Ductal and Structural abnormalities in Men

December 19, 2007

Men experience infertility as much as women do and many a times, it is due to his structural and ductal abnormalities in his reproductive organs. Sperm needs to travel through several tubes or ducts before it is ejaculated out of the penis and any blockage in one of these ducts would make pregnancy very difficult. Therefore, if you are trying to get pregnant, it is very important that you get yourself checked to make sure everything is working and flowing well.

Male reproductive ducts can get blocked for several reasons. Scar tissue, which can develop after surgery or an infection are few of these reasons. When there are blockages in these ducts, it acts as a barrier and prevents sperm from joining the semen, therefore causing infertility. If you suffer from any ductal abnormalities, there are a variety of surgeries than can help you unclog your ducts in your reproductive system. However, if the blockages are too many and too extensive, you may need to retrieve your sperm surgically and then do an IVF in order to get pregnant.

A man may also experience infertility due to structural problems in his reproductive organs. Structural problems usually occur when reproductive organs have not developed properly during his fetal development and can cause a lot of problems. A few of these structural problems or congenital defects that occur in men are CAVD, Hypospadias and undescended testicles.

CAVD

CAVD stand for Congenital Absence of the Vas Deferens. It is a rare condition in which a man is born without a vas deferens. Vas deferens is a tube, which transports the sperm from the testis to the seminal vesicle in order to join his semen. So, a man born without a Vas deferens would not be able to join his semen, therefore, causing infertility. Since a man's vas deferens cannot be inserted or replaced, men with CAVD have to remove their sperm surgically and then use it in ICSI-assisted IVF.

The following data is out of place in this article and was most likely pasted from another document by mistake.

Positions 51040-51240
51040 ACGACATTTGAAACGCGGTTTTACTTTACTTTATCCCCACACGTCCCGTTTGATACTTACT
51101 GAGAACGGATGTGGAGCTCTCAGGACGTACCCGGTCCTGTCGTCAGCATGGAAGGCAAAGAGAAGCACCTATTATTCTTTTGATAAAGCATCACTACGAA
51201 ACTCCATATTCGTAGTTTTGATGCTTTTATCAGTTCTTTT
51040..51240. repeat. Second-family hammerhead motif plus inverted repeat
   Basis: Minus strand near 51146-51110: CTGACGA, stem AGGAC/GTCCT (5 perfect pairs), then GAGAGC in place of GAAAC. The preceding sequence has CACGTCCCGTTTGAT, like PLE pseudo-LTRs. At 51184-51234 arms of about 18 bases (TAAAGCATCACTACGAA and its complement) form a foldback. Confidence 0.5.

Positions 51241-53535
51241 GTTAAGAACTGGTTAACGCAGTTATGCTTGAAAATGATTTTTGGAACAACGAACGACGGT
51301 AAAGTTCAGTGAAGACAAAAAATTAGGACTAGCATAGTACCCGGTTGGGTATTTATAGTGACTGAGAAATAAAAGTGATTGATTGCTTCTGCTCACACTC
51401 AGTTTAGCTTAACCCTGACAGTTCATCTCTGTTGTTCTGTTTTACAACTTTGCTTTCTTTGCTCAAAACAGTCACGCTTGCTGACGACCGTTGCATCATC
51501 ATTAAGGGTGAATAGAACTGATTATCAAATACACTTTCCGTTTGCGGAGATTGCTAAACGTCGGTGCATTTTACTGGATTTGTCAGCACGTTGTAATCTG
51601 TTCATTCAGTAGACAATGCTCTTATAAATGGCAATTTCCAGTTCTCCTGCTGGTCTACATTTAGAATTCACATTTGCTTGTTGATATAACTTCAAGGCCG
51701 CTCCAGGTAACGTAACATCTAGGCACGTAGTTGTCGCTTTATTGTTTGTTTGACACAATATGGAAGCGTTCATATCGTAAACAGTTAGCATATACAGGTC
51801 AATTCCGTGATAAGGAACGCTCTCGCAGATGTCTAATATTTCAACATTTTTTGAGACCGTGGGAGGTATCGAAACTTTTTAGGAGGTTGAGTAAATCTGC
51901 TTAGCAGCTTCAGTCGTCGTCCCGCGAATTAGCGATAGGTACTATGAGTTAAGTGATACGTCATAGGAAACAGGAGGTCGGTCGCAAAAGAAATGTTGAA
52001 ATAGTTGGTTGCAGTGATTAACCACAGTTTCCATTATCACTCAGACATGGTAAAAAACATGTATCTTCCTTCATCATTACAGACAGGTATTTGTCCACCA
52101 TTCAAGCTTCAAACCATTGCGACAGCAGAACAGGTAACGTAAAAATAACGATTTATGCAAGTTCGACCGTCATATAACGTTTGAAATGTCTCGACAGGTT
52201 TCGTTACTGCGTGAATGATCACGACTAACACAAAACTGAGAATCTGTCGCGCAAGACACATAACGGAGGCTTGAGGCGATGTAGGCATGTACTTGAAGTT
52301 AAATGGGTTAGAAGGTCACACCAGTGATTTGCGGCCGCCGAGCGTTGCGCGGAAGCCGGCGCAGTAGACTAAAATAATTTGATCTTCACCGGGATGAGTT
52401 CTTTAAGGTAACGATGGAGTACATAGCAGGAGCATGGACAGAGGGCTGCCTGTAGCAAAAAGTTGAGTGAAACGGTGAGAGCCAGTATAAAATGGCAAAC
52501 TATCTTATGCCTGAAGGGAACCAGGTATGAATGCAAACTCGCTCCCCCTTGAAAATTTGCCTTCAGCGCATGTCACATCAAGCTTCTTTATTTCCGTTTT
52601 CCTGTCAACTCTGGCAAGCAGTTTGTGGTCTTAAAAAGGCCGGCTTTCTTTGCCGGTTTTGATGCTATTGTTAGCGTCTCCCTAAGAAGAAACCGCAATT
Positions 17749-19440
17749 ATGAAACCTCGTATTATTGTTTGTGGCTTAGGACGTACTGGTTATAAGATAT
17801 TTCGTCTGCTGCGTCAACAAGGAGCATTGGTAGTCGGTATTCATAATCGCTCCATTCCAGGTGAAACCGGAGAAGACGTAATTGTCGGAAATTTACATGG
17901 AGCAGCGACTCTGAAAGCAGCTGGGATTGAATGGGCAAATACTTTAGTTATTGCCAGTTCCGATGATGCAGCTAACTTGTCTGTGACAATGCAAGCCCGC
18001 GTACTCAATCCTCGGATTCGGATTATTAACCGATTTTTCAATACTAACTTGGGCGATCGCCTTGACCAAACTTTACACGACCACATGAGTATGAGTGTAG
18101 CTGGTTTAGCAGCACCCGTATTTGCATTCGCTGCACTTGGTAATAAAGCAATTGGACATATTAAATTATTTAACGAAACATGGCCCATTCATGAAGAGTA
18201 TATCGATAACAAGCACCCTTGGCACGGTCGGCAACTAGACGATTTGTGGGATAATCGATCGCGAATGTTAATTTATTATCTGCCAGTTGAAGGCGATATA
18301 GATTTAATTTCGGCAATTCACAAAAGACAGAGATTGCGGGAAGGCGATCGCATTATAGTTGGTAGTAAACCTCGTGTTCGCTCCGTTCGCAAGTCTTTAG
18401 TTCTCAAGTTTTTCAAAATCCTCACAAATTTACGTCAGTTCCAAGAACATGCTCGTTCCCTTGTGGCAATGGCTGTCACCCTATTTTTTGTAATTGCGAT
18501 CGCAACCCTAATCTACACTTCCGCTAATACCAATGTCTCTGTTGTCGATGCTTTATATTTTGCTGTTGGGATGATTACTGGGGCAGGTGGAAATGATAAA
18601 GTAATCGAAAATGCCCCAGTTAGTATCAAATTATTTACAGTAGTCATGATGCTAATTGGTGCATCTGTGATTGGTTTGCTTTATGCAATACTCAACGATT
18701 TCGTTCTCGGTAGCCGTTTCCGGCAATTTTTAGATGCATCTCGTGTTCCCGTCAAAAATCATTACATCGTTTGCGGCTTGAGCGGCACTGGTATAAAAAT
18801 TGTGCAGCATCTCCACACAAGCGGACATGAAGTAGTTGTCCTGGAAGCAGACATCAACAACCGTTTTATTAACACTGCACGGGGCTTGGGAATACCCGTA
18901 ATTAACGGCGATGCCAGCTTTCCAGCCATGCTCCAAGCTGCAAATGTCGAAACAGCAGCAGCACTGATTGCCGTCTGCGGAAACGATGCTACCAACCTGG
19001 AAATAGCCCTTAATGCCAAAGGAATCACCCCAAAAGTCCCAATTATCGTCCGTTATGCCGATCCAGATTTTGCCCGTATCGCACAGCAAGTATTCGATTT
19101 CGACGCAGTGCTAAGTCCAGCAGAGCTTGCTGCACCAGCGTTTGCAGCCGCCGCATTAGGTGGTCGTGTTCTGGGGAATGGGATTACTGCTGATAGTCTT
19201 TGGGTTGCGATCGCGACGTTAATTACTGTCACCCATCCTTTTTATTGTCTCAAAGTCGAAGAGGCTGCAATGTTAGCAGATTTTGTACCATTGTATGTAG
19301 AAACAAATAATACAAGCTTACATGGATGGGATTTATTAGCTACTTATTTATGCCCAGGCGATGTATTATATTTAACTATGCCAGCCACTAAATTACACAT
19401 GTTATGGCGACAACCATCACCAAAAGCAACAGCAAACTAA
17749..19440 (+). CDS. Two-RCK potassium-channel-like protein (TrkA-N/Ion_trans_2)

Hypospadias

Hypospadias is a condition in which the urethral opening in men is located on the underside rather than the tip of the penis. Sometimes, the opening can be as far down as the scrotum. Mild cases of hypospadias are left alone since they cannot affect sexual or reproductive functions. However, in more serious cases, surgery is required to straighten out the penile shaft. Surgery should also be done at an early age between age 3 and 18 months.

Undescended Testicles

In this condition, the testicles fail to descend from the abdomen to the scrotum during fetal development. Surgery is required to correct his condition and should be done before age one or else it may lead to infertility in the future. Men with undescended testicles at birth are also at more risk of developing testicular cancer.

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